In anticipation of the Pebble Beach Concours d’Elegance, Car Culture has created a duPont Motors Pinterest Board. Here, we’ve curated some examples of the few remaining 537 produced motorcars built by the venerable duPont Motor Manufacturing Company of Wilmington, Delaware.
You can also contribute directly to this board by becoming a Car Culture collaborator on this Pinterest group board dedicated to DuPont Motor Manufacturing.
If you are planning on attending the Pebble Beach Concours d’Elegance next weekend, you can select your best duPont photos and post them to our group collaboration duPont Pinterest board. Car Culture will then ruthlessly edit and annotate the cars so that everyone can experience the duPont automobiles even if you were unable to attend the Concours.
Sign up to become a DuPont collaborator by emailing Car Culture at firstname.lastname@example.org. We will then authorize you to pin directly to the Car Culture Pinterest duPont board.
Be creative in your photography and help annotate the history surrounding this interesting American automotive marque.Follow Car Culture's board duPont Motor Manufacturing Company on Pinterest.
You saw the Lexus hoverboard that debited this week, right? I've lost a lot of sleep since the hoverboard debuted and our cars have been under hack attacks. What will I do if cars become driverless? I'm a car fanatic for pity sakes; please don't take my cars away.
Just in the nick of time, this new device arrives, WalkCar". Seems like an iPad doubling as a transportation device. Read all about it here. It's back to the future time.
In Discovery News, We found a fascinating alternative to a driverless car future here
A philosopher is perhaps the last person you’d expect to have a hand in designing your next car, but that’s exactly what one expert on self-driving vehicles has in mind.
Chris Gerdes, a professor at Stanford University, leads a research lab that is experimenting with sophisticated hardware and software for automated driving. But together with Patrick Lin, a professor of philosophy at Cal Poly, he is also exploring the ethical dilemmas that may arise when vehicle self-driving is deployed in the real world.
Gerdes and Lin organized a workshop at Stanford earlier this year that brought together philosophers and engineers to discuss the issue. They implemented different ethical settings in the software that controls automated vehicles and then tested the code in simulations and even in real vehicles. Such settings might, for example, tell a car to prioritize avoiding humans over avoiding parked vehicles, or not to swerve for squirrels.
Fully self-driving vehicles are still at the research stage, but automated driving technology is rapidly creeping into vehicles. Over the next couple of years, a number of carmakers plan to release vehicles capable of steering, accelerating, and braking for themselves on highways for extended periods. Some cars already feature sensors that can detect pedestrians or cyclists, and warn drivers if it seems they might hit someone.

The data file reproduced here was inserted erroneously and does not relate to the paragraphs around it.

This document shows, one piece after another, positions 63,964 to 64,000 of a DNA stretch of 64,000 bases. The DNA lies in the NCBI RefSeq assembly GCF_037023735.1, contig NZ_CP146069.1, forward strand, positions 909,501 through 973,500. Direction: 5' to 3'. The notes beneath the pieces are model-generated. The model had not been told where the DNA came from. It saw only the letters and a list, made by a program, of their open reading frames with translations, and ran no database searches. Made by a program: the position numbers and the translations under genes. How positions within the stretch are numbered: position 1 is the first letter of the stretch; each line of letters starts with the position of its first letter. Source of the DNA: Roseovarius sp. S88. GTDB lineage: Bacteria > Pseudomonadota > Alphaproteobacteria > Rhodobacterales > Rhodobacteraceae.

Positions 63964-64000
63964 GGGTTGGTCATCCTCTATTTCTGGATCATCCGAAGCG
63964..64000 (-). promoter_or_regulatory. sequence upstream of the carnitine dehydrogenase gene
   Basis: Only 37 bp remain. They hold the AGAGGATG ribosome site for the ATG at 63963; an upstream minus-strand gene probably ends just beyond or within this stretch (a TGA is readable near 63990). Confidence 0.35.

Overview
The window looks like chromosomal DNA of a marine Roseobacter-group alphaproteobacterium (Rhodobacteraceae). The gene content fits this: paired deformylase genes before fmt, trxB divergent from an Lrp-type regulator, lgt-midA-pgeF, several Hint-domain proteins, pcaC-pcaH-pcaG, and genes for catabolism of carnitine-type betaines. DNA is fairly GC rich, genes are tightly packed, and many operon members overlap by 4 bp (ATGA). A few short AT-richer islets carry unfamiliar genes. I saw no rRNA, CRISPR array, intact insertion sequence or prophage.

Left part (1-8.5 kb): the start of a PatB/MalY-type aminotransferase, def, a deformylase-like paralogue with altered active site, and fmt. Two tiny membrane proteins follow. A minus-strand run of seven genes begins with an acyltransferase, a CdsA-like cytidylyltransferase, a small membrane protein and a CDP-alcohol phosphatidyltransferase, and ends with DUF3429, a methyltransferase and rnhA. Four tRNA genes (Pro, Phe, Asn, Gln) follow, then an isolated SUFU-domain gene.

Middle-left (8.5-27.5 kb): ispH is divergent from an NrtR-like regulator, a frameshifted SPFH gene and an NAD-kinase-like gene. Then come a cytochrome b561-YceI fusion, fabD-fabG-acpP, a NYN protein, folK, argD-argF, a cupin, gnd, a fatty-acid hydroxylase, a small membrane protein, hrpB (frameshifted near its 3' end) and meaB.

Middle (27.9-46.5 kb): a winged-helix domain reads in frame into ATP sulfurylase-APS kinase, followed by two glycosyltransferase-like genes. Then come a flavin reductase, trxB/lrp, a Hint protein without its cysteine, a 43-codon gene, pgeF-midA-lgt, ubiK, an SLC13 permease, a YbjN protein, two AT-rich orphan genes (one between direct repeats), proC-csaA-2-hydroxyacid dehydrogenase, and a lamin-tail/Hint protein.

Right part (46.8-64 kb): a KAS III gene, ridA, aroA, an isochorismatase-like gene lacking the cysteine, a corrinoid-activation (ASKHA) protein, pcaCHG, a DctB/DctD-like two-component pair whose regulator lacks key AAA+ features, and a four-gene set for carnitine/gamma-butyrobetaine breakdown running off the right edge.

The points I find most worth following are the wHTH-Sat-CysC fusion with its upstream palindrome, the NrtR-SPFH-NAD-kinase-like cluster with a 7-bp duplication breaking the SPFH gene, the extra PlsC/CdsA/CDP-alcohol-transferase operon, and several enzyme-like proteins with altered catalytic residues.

So far, self-driving cars have been involved in very few accidents. Google’s automated cars have covered nearly a million miles of road with just a few rear-enders, and these vehicles typically deal with uncertain situations by simply stopping (see “Google’s Self-Driving Car Chief Defends Safety Record”).
As the technology advances, however, and cars become capable of interpreting more complex scenes, automated driving systems may need to make split-second decisions that raise real ethical questions.
At a recent industry event, Gerdes gave an example of one such scenario: a child suddenly dashing into the road, forcing the self-driving car to choose between hitting the child or swerving into an oncoming van.
“As we see this with human eyes, one of these obstacles has a lot more value than the other,” Gerdes said. “What is the car’s responsibility?”
Gerdes pointed out that it might even be ethically preferable to put the passengers of the self-driving car at risk. “If that would avoid the child, if it would save the child’s life, could we injure the occupant of the vehicle? These are very tough decisions that those that design control algorithms for automated vehicles face every day,” he said.
Gerdes called on researchers, automotive engineers, and automotive executives at the event to prepare to consider the ethical implications of the technology they are developing. “You’re not going to just go and get the ethics module, and plug it into your self-driving car,” he said.
Other experts agree that there will be an important ethical dimension to the development of automated driving technology.
Alessandrini leads a project called CityMobil2, which is testing automated transit vehicles in various Italian cities. These vehicles are far simpler than the cars being developed by Google and many carmakers; they simply follow a route and brake if something gets in the way. Alessandrini believes this may make the technology easier to launch. “We don’t have this [ethical] problem,” he says.